Humboldt-Universität zu Berlin - Musikwissenschaft

João Romão

Musical and Technical Negotiations: A History of the WDR Studio for Electronic Music, 1951–2001

Musical and Technical Negotiations: A History of the WDR Studio for Electronic Music, 1951–2001 is a music history of collaborations between heterogeneous actors in electronic music making. Launched from the standpoint of a cultural history that investigates the intersections between music, science, and technology, this is the first full-length study of the studio where Herbert Eimert, Karlheinz Stockhausen, Gottfried Michael Koenig, and others pioneered electronic music. Through close readings of new archival material and unique long interviews, I uncover negotiations of expertise and professional identities in the studio, cultures of listening to electronically mediated sounds, and a certain approach to technology that was characteristic of Cold War West Germany. I argue that understanding the terms under which the collaborations in the studio occurred requires us to open its doors and look to neighboring institutions that were responsible for training composers, musicians, scientists, sound engineers, technicians, radio directors, and others. By revealing how these institutions shaped the diverse professional identities of those in the studio, I challenge the paradigmatic visions of twentieth-century music that place the composer at the helm of musical creativity. This new perspective allows the WDR Studio for Electronic Music to serve as the entry point to a vibrant techno-scientific-musical scene in Cold War West Germany.
The study brings together perspectives from historical musicology, media studies, sound studies, oral history and history of science to demonstrate the complex networks of electronic music making. This interdisciplinary approach challenges previous inquiries into the studio's history that celebrate composers and their works. By expanding the scales of analysis and inquiring the diversity of actors collaborating in the studio, I not only offer a nuanced portrait of the studio's history but also show how external institutions permeated the studio's identity and practices. Drawing on hundreds of unpublished documents scattered in six different archives across Germany and a series of exclusive interviews, I provide a unique insight into the studio inner-dynamics and a lucid analysis of this pivotal period of European history. The dissertation thus demonstrates how the relational aspects in the studio resonate with broader structures of knowledge production, earlier music and sonic practices, political agendas of the Cold War, and postwar state's building.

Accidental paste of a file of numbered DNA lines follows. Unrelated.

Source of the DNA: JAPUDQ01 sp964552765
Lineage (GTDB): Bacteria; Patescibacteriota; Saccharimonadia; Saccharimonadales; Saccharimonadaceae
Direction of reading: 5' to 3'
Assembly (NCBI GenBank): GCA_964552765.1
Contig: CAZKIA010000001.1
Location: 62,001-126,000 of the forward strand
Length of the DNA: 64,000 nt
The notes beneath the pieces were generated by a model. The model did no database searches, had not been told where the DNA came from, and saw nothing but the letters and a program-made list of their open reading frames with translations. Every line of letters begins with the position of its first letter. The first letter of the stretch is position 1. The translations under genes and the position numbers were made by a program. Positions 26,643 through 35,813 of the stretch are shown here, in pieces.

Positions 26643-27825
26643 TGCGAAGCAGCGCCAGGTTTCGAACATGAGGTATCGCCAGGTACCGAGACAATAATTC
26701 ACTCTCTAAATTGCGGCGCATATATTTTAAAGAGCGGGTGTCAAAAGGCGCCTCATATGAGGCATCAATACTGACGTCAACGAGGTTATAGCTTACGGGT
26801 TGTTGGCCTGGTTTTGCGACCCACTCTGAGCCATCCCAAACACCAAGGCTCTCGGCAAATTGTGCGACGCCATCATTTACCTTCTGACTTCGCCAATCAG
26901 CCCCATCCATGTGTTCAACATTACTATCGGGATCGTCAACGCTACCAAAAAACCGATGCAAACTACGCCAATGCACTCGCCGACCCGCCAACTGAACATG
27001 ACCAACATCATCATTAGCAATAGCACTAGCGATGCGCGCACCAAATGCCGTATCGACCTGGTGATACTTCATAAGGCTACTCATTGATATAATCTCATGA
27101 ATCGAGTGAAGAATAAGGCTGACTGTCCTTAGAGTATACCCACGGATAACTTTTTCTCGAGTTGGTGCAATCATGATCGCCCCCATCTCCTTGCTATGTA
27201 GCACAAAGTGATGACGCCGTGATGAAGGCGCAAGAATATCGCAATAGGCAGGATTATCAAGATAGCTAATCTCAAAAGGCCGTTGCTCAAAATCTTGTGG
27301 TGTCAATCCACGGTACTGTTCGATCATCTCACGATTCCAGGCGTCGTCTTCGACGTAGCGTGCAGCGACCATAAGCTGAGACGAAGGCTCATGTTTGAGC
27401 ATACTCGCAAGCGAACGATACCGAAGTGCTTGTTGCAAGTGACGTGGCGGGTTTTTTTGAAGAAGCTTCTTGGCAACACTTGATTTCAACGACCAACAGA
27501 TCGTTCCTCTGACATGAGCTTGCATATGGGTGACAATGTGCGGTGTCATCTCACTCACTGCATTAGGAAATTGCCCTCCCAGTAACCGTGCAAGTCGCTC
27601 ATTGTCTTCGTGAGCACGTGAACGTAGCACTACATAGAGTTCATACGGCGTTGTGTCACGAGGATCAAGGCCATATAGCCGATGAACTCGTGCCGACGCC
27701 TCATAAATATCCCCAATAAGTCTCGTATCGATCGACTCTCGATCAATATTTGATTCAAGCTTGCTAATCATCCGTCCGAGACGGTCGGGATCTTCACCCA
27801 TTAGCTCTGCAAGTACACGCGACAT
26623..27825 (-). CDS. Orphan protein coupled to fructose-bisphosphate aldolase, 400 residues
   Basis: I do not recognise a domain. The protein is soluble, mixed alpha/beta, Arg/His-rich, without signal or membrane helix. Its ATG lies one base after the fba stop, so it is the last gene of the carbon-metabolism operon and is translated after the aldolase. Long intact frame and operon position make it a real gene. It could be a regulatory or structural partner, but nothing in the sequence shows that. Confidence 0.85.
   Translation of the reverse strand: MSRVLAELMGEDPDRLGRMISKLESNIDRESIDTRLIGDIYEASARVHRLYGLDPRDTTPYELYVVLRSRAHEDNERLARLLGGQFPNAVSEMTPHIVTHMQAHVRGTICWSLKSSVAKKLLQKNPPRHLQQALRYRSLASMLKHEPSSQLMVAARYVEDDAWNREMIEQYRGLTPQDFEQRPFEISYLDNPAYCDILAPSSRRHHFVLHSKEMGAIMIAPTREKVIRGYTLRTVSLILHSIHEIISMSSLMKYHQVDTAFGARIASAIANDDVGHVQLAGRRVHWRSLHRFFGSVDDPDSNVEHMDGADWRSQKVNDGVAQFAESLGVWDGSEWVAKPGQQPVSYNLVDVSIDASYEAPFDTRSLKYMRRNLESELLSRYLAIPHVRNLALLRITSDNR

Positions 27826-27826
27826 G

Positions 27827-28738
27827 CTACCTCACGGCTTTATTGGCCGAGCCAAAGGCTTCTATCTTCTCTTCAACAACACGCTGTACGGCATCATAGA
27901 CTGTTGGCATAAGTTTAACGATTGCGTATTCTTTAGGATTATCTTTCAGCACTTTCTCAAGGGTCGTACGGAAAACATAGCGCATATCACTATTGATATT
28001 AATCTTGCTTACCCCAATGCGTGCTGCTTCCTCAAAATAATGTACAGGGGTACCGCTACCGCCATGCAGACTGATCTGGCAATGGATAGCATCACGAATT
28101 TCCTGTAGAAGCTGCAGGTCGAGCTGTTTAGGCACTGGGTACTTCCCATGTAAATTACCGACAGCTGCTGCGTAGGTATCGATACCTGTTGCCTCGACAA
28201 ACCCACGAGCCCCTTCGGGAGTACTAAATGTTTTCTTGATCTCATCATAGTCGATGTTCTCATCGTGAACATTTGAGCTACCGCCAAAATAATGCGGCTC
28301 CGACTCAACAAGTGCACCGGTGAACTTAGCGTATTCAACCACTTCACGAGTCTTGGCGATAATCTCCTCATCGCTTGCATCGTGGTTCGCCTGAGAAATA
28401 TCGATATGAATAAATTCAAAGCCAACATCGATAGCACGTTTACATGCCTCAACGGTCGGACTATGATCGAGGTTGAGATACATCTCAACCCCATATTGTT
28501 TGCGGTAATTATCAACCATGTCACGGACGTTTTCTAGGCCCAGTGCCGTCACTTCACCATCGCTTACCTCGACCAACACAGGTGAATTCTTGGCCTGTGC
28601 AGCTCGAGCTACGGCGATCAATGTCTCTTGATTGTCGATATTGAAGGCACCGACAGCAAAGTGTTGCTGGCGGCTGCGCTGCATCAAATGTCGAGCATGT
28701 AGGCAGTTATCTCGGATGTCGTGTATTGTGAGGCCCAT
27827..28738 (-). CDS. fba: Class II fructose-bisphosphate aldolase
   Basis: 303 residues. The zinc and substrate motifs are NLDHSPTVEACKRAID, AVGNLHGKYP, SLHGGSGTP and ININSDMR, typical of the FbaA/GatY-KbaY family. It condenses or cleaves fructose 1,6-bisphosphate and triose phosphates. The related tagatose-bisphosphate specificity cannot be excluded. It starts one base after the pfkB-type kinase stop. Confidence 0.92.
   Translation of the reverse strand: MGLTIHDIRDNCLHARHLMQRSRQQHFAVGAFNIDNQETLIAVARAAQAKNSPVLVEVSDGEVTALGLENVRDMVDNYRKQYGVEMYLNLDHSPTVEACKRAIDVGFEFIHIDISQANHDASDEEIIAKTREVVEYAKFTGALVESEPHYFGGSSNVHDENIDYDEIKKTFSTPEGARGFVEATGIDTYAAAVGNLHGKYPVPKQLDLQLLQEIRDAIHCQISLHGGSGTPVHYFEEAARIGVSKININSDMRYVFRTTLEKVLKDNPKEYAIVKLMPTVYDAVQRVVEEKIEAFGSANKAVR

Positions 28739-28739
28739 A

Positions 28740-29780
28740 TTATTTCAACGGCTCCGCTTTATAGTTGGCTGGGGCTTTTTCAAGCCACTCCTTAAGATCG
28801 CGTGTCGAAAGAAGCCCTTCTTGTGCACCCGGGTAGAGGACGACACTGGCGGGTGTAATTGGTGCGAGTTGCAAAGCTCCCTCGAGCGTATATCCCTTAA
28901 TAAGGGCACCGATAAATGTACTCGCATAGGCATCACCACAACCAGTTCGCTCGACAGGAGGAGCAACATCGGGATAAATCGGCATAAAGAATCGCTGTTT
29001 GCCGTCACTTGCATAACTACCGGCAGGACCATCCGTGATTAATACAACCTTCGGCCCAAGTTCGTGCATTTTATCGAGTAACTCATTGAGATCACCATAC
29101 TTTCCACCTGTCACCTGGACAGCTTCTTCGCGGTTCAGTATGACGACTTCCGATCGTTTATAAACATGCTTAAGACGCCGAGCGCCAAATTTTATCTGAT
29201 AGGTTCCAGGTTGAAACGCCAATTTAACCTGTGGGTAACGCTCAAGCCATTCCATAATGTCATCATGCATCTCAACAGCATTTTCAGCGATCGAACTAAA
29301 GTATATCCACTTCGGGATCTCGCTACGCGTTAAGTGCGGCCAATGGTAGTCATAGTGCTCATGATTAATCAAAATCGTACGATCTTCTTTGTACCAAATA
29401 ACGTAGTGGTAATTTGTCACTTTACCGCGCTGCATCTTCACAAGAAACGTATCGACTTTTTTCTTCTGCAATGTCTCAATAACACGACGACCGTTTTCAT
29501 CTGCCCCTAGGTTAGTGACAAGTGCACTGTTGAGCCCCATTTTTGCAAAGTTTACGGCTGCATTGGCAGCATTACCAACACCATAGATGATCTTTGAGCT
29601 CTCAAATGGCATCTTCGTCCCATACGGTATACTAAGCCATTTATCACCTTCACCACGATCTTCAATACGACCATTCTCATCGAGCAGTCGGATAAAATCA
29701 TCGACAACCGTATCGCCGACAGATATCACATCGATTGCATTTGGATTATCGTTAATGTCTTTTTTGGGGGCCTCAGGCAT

Fundação para a Ciência e Tecnologia (SFRH/BD/11570/2016)